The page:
I came across this article and thought it was extremely interesting. Evidently the prisoners in the UK are not being rehabilitated from drugs but are being maintained in their drug habits. Personally I think it's wrong because many of the inmates are their because of drug related offenses. I feel that they should be taken off the maintenance drugs and taught how to live drug free lives. How do you feel about this????
Mark Easton | 21:24 UK time, Tuesday, 8 December 2009
One of the government's former drug "tsars" has told me how a battle between two Whitehall departments is undermining efforts to get prisoners off heroin.
Mike Trace, who currently heads a charity which runs drug rehab programs in jails, says that the Ministry of Justice and the Department of Health are "fighting each other about who runs treatment in prisons".
The result, he says, is that last year a record 20,000 English prisoners were prescribed the addictive heroin substitute methadone instead of being encouraged to use their time inside to get drug-free.
"It is madness," he says. Mr Trace claims the reason health ministers agreed to spend £40m on drug services in prisons is "not because they love methadone, it's because they want to take control of prison **************".
Methadone can be an effective tool in helping heroin addicts conquer addiction but critics argue that too often drug services use it as an easy option and are not ambitious enough in getting users "clean".
In a rehab center in Burton-upon-Trent recently, I met many former prisoners all telling a similar story - that prison doctors are "doling out" heroin substitutes and making it less likely they will get off drugs. Only now, after their release, have they been able to get help to give up all drugs for good.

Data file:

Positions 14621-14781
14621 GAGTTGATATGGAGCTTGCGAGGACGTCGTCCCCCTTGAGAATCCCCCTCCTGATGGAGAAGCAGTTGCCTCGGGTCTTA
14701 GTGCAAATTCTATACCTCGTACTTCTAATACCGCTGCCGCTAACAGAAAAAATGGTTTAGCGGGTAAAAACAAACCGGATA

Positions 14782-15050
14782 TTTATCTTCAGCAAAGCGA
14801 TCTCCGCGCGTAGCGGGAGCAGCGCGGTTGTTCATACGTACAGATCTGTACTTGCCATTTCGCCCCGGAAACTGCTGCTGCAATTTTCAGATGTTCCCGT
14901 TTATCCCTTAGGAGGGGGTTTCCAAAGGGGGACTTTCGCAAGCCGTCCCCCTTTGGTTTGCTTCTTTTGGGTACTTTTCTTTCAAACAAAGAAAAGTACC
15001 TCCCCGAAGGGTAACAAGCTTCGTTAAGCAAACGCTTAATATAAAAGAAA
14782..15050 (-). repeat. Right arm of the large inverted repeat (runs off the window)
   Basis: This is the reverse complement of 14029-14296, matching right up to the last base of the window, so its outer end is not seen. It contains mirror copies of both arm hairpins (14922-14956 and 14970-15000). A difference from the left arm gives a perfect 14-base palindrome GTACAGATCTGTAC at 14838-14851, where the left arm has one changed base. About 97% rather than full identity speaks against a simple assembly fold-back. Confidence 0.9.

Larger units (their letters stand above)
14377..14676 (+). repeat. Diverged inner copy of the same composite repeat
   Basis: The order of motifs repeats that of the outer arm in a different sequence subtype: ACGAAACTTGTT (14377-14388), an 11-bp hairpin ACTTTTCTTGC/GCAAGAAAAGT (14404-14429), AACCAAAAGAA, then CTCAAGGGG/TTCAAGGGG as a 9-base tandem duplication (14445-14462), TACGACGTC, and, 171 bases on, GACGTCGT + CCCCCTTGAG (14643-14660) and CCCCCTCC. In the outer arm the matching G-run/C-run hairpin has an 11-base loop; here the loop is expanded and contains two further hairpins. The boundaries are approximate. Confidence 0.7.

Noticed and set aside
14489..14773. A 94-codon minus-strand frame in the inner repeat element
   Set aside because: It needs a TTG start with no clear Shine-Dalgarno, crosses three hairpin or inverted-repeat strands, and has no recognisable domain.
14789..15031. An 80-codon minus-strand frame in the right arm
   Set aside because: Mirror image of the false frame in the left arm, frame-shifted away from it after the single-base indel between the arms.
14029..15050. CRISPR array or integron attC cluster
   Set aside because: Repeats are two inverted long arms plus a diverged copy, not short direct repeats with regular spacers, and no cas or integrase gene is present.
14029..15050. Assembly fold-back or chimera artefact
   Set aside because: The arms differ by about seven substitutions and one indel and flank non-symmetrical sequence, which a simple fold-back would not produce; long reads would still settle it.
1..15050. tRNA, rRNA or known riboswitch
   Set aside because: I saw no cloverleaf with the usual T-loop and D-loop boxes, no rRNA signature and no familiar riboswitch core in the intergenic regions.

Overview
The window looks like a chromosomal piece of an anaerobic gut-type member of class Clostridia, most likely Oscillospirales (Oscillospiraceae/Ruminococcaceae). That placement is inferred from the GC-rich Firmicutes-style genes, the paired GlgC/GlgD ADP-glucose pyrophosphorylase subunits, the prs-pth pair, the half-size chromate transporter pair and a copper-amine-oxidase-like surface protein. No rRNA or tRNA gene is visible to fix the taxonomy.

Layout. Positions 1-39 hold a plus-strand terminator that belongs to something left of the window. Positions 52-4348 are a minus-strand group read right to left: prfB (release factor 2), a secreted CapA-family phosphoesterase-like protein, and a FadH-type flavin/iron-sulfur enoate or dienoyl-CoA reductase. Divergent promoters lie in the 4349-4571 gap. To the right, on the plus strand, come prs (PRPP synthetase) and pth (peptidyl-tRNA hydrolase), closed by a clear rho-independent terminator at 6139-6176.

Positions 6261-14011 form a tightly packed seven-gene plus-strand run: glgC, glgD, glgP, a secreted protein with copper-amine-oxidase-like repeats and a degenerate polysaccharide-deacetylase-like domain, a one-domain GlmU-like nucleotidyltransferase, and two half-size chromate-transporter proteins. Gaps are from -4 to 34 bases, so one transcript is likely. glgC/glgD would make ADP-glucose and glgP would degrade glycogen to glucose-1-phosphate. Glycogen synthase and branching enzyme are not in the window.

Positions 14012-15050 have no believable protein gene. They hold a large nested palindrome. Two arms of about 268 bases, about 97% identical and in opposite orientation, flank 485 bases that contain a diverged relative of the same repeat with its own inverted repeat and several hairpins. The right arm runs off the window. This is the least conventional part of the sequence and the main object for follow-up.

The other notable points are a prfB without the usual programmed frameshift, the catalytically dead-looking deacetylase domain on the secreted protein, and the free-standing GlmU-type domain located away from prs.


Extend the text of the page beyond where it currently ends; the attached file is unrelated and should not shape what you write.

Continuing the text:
One ex-con, Barry Jones, told me that prisons now use methadone as a way of "keeping the roof on" - to control prisoners. "I was never even asked why you do it. Just given a dose, told to get my head down. Don't kick your door. Don't kick off."
Another, David Bywater, said:
"Things can get difficult if you are shoplifting or whatever you are doing. So you think, I will go to a prison for a bit of a rest period. You know you are going to get your drugs, methadone and what have you, so you are better off inside."
Andrew Whalley was recently released after spending 10 years behind bars for a drug-related robbery with a firearm. In jail, he told me, methadone was the most certain way of ensuring he remained an addict and a criminal.
"We don't want to get stabilized, get maintained," he told me. "I'm an addict, so if you give me free methadone, free drugs, keep me in active addiction, then release me out of prison, then surely when I come out of prison I've got to commit crime to keep me there."
He listed all the prescription drugs he had been given by doctors while in jail: methadone, diazepam, subutex, sleeping pills. "Was he ever offered rehab?" he was asked. "The last course I was offered was a safer injecting course," he replied.
In a joint statement tonight, the Department of Health and the Ministry of Justice said:
"It is categorically untrue to say methadone is used as any sort of control mechanism. Decisions regarding treatment are clinically based.